Bethune-Cookman University raised eyebrows when it announced on Monday that U.S. Department of Education Secretary Betsy DeVos would deliver the keynote speech at its 2017 commencement ceremony.
DeVos said in a statement that she accepted the invitation from the historically Black university, adding that she looks “forward to meeting with students and addressing the graduating class as they embark on the next exciting chapter of their lives.”
In his announcement, B-CU President Dr. Edison O. Jackson heaped praise on DeVos, comparing the education secretary to Dr. Mary McLeod Bethune, the African-American educator and civil rights advocate who founded the Daytona, Florida HBCU in 1904.
But this news raised the ire of the NAACP Florida State Conference, which called the invitation a “slap in the face to minorities, women and all communities of color,” in a statement.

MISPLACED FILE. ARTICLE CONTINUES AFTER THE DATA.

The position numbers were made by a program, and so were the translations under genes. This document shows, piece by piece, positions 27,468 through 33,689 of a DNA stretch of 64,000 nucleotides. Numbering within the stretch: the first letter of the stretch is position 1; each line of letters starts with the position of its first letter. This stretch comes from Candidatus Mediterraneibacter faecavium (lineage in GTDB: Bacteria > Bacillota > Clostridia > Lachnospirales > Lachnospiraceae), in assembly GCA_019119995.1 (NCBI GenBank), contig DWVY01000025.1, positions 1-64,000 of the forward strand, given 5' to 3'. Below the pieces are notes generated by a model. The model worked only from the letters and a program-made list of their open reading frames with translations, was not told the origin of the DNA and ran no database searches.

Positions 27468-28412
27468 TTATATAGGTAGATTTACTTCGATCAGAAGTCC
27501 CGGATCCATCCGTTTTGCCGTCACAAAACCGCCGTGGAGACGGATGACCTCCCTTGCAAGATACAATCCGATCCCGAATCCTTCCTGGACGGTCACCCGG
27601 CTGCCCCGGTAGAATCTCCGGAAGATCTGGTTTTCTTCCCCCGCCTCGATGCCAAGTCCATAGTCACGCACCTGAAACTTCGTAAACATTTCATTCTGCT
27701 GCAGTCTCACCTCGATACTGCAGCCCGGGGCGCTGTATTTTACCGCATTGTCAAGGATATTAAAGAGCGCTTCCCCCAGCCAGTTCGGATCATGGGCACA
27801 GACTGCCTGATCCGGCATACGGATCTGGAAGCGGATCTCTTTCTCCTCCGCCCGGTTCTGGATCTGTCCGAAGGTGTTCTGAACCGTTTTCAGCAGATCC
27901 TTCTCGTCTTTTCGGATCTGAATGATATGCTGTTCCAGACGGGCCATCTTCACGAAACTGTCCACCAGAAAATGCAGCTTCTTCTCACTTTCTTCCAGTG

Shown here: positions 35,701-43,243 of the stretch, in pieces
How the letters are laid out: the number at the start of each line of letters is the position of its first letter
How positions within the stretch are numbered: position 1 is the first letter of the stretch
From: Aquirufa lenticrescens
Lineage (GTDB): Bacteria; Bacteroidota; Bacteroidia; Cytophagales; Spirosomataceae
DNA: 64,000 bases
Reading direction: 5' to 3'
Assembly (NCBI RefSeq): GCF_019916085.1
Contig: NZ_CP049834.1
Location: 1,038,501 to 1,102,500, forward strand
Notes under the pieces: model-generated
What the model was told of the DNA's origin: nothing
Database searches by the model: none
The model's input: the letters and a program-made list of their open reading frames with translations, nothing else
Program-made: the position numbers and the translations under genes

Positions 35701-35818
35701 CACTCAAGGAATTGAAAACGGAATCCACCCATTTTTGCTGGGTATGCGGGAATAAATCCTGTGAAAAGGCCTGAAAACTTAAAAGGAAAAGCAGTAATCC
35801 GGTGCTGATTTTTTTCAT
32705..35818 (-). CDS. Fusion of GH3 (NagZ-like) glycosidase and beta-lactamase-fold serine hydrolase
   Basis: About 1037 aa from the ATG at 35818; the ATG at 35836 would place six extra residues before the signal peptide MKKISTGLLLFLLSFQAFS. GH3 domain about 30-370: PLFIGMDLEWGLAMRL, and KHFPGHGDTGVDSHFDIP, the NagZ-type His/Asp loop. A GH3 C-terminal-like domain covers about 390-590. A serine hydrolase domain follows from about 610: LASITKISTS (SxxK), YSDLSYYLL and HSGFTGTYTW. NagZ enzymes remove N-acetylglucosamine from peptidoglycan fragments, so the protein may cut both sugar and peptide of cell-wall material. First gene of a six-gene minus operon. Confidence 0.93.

The Florida NAACP said DeVos has “a horrible public education record impacting Blacks and minorities in Florida and around the country” and urged the university not to give DeVos an honorary degree because of her attack on the public higher education system.
In accepting the invitation, DeVos applauded Bethune-Cookman “as a great example of the terrific education HBCUs have historically and continue to provide to students.”
Two months earlier, DeVos sparked outrage when she called HBCUs “pioneers of school choice.” She was apparently ignorant to the historic fact the Jim Crow laws barred African-Americans from attending traditionally White institutions.
As of Tuesday morning, more than 4,300 people signed an online petition urging the university to rescind its invitation to DeVos.